Step 2 : Know Your AudienceWhen setting out to overcome a plateau, the most important thing to realize is that the first market you identified is only one of thousands in the world. To reach out to new shoppers, you will need to understand them as well as you understand your own business: because if all goes according to plan, new shoppers will be your business. Over time of tracking activity, an analytics tool will be bursting with information regarding traffic and sales. Any storeowner worth his or her weight in gold will be able to rattle off the profile of their average shopper. Examining their analytics, storeowners can also identify fringe markets. Whether the issue is lower traffic or users with poor engagement on their site, owners can work to build a new target profile and get over a sales plateau.
Google Analytics: This is the standard for visibility of on-site behavior and traffic sources. Google Analytics integrates seamlessly with any site, and provides detailed information regarding a shopper’s behavior, demographic information and point of origin.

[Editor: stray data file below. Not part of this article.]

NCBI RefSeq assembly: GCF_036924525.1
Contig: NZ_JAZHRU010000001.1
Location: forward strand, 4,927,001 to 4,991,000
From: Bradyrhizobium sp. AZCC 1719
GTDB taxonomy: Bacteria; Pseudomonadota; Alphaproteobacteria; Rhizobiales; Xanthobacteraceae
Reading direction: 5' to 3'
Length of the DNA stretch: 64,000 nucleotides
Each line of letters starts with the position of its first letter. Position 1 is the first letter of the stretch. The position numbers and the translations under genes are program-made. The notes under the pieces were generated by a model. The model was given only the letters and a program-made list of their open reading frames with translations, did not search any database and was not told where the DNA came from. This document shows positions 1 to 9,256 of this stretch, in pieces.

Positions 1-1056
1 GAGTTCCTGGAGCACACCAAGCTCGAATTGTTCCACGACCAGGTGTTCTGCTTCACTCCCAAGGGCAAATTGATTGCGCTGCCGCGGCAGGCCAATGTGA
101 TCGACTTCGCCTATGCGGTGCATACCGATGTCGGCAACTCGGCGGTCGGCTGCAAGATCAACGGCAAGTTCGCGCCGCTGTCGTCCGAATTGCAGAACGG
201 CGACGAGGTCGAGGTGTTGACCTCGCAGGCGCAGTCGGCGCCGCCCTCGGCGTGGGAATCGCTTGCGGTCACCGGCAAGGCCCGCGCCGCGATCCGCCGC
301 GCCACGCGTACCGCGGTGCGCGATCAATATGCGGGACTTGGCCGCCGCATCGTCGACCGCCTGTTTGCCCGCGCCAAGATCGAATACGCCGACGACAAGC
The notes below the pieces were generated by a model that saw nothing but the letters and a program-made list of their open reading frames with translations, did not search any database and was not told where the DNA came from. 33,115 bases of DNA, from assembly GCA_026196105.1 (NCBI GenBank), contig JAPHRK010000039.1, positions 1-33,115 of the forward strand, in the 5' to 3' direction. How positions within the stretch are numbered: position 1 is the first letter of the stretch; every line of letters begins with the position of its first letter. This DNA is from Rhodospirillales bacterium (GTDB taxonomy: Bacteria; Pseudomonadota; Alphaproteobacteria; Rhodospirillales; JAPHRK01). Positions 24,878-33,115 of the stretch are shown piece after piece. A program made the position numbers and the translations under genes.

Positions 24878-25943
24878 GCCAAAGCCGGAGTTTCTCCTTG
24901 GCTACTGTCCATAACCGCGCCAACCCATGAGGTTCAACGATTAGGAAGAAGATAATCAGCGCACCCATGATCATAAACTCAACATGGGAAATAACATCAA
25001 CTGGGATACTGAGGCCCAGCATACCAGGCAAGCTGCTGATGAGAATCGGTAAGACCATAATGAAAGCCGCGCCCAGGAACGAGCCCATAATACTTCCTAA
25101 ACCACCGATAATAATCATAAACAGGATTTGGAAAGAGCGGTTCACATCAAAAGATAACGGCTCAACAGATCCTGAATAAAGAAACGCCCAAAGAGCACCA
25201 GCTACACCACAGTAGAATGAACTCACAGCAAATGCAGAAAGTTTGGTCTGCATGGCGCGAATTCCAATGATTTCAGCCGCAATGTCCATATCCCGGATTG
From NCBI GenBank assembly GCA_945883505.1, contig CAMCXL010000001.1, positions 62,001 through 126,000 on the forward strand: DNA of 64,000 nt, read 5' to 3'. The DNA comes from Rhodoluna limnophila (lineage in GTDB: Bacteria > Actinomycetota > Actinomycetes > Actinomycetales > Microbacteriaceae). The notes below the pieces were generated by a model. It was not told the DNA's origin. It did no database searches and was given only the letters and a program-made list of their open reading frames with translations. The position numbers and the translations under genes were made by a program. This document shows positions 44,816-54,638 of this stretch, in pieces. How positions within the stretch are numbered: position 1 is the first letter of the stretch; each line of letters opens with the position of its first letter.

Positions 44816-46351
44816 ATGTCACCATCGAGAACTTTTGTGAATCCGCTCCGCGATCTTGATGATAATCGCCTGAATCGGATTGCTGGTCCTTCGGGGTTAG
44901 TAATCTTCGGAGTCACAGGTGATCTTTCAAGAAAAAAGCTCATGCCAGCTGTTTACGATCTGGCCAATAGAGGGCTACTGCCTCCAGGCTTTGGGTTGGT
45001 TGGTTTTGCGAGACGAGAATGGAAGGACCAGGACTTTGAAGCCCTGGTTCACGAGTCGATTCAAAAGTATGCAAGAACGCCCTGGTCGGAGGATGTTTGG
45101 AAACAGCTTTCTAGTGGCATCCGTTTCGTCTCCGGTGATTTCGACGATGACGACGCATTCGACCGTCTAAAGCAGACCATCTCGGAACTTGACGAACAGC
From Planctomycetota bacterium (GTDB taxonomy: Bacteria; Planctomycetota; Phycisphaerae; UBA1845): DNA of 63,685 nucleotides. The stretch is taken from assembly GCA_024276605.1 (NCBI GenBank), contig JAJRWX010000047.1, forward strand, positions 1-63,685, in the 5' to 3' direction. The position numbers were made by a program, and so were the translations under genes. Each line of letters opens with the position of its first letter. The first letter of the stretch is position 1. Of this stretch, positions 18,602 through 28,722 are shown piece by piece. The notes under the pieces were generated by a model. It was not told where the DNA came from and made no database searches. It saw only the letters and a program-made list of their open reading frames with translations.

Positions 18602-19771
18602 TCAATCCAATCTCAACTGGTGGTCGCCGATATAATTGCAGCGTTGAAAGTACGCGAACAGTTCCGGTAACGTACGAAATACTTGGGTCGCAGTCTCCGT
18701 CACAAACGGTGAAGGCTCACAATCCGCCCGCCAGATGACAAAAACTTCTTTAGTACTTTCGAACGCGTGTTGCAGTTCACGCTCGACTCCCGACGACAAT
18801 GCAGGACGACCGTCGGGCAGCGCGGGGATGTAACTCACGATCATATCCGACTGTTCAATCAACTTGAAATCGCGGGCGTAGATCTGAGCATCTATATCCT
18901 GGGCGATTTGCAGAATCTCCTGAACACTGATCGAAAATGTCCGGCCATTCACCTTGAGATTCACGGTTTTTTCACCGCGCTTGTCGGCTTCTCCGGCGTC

Crazy Egg: Crazy Egg is a unique tool that hides itself backstage on your website and monitors every user. After a week it’s capable of producing reports showing every click on your pages, heat maps of user interaction and visibility to where browsers are scrolling on your pages.
HubSpot: A suite of analytics & marketing tools designed to give you feedback not only on traffic patterns, but on your marketing efforts and content writing. An immersive dashboard allows you to modify, review and post to your website and its content all while providing direction for improvements.
Kevin Harman is the founder and president of Autoresponder Max, a Detroit-based company that builds software to send transactional remarketing emails and relationship messages. He is also the co-founder and president of Brand Labs, a Michigan based digital consultancy that crafts rich eCommerce experiences for high-growth companies. Connect with him on LinkedIn.